Southampton Writing Buddies met at the Art House in Above Bar on Friday June 4th, and it seems that the Buddies have been busy.
Glen continues with her novel; as an exercise she has tried writing the last part before the rest is finished. She found this interesting, as did the other Buddies – none of us had tried this before.
Christine continues to have a brain busy with loads of writing ideas which need organising. She has, however, now finished editing her novel, and is currently typing it all.
Jimmy was disappointed with the version of his Sundance novels produced by lulu.com some time ago and so has withdrawn them. He is now working on the second of his cyber novels; he will use a slightly altered name for these. He has completed his autobiography.
Patricia has recently written a short story in English, and has started a novel in French, her first language. She has also begun collecting an archive of her family’s favourite recipes for a possible cookery book. As part of her work she has been writing up tours around local park involving maths content for children.
Jacqueline continues to contribute to suite101.com and has eight articles published. She has submitted a feature to Saga magazine; they invited submission but stressed their features are mainly written in-house. The Southampton Area Talking News (for blind and partially sighted people), for which she is an editor, are looking for short original stories to include on their magazine tapes, and a note was circulated to Buddies. Four had so far replied offering stories, and she will get back to them as soon as SATE lets her know how they would like them submitted.
Barbara was welcomed to the group as a new member. She writes poetry and short stories, but has not submitted them as yet and is considering self-publishing. She currently attends a creative writing workshop, and also assists in running a children’s creative writing group.
Mo was contacted by a Hollywood director who had seen her work, to discuss involvement in a film, possibly as an adviser on 1950s style. However, she was then asked for some details including date of birth, and contact suddenly ceased – she thinks this might be an ageist problem, and it was agreed that if so, it should be pursued. The Society of Women Writers & Journalists are expected to include the topic in the next issue of the magazine. Mo has also been blogging and has a website established –www.mo-foster.co.uk . She is sending a story for a BBC competition. In early July in London, there will be an art exhibition at which an actor will be reading some of Mo’s work.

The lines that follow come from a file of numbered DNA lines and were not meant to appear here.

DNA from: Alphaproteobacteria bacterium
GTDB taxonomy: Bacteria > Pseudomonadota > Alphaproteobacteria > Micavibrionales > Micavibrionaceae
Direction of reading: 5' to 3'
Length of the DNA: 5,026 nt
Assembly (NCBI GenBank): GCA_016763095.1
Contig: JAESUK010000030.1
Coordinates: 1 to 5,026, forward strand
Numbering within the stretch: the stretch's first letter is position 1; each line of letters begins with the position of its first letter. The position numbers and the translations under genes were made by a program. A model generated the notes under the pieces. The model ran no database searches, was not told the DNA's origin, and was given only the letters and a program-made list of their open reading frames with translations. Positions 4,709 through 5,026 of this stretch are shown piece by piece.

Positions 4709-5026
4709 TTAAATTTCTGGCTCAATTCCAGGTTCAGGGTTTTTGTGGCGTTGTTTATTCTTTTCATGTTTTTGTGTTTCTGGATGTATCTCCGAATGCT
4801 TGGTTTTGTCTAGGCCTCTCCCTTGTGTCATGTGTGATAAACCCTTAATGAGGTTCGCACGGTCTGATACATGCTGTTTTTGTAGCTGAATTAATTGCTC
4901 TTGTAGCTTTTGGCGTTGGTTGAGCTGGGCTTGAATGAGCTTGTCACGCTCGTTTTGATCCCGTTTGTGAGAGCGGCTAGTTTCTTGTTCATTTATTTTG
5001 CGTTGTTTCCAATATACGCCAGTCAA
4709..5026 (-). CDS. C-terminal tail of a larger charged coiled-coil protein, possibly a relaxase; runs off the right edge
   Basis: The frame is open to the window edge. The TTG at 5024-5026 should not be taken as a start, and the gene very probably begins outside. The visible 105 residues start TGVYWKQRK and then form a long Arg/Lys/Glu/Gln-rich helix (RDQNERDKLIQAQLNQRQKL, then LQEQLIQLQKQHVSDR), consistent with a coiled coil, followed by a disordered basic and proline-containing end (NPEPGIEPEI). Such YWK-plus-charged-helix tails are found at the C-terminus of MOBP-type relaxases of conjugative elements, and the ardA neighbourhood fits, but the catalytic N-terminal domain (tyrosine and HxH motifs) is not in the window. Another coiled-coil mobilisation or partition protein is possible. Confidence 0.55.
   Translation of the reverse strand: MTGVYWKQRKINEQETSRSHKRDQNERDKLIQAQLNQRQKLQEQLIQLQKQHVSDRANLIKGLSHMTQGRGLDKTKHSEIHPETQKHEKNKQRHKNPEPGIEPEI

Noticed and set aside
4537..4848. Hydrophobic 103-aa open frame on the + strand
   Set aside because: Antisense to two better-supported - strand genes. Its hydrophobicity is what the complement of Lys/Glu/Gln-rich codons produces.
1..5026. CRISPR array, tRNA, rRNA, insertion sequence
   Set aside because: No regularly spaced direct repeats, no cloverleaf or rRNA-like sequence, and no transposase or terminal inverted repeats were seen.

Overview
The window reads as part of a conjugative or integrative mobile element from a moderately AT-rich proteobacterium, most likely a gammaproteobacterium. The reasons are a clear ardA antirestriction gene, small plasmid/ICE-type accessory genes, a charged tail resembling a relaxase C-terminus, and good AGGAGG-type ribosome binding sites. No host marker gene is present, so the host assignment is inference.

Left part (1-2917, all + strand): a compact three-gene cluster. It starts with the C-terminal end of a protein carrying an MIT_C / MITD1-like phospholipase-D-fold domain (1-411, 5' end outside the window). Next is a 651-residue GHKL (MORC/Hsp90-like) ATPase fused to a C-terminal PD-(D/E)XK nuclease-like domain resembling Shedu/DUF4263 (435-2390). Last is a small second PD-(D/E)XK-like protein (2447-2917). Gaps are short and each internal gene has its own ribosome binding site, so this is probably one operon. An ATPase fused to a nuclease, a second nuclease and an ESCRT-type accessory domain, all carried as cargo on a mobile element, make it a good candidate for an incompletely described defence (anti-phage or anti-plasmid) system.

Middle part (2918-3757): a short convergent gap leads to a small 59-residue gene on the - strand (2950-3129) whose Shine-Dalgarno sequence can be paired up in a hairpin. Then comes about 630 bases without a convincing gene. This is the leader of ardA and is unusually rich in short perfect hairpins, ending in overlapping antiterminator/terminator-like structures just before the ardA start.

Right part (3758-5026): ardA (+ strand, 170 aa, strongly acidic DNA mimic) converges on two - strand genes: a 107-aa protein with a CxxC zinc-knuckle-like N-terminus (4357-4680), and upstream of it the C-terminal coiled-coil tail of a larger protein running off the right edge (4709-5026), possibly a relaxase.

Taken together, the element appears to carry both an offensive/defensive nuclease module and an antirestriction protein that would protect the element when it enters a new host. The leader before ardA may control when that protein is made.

Tessa has been away, but she has sent a novel to various agents. One said there was no space in their list currently, but invited her to be their writer of the month. She is still enjoying her Kindle e-reader, finding it easy to use. She mentioned a self publishing organisation called Quercas Publishing who are apparently able to offer a free service, and this is to be pursued as a possible route to publication of the Buddies forthcoming anthology. Tessa has, like Mo, found that giving her date of birth in relation to her work has resulted in interest or offers being withdrawn.
Penny had previously written for the Diplomatic Service Families Association's magazine, Carousel, and she has been delighted to be offered a post working as staff on this magazine and editing its sister, the information magazine, The Bulletin – the group enthusiastically congratulated her on this, and thought it was an example of Penny being able to stretch the working week at will! She will also contribute to their web presence. She is still working on her book Haunted Southampton, and her folklore book is due out in a couple of weeks. She has had a commission, too, to write a piece for Writers’ Forum on setting up a writing group.
There was then general discussion about various issues, including ageism in publishing. Penny had just attended a SWWJ event – she had gained a place in a recent competition and received her prize. At the meeting there was an excellent talk by Sheila Crowley, an agent with publishers Curtis Brown. She mentioned that some agents are starting to boycott arms of publishers who strike too poor a deal for authors. She told the audience that a website is a must for writers, and that Twitter and Facebook have huge marketing potential. Digital publishing is on the rise, especially with non-fiction, and e-book royalties are generally much higher than for printed work. Crime and thriller books are doing well just now. When submitting manuscripts, the advice is to find the name of the person to whom they are aimed; if the work is addressed just to the firm, it is likely to end up in the slush pile. The Buddies discussed this further, and most are already doing this.
This was a productive and motivating session, and the Buddies look forward to the next meeting on Friday June 18th at 2pm at the Art House. Everyone, as always, is welcome.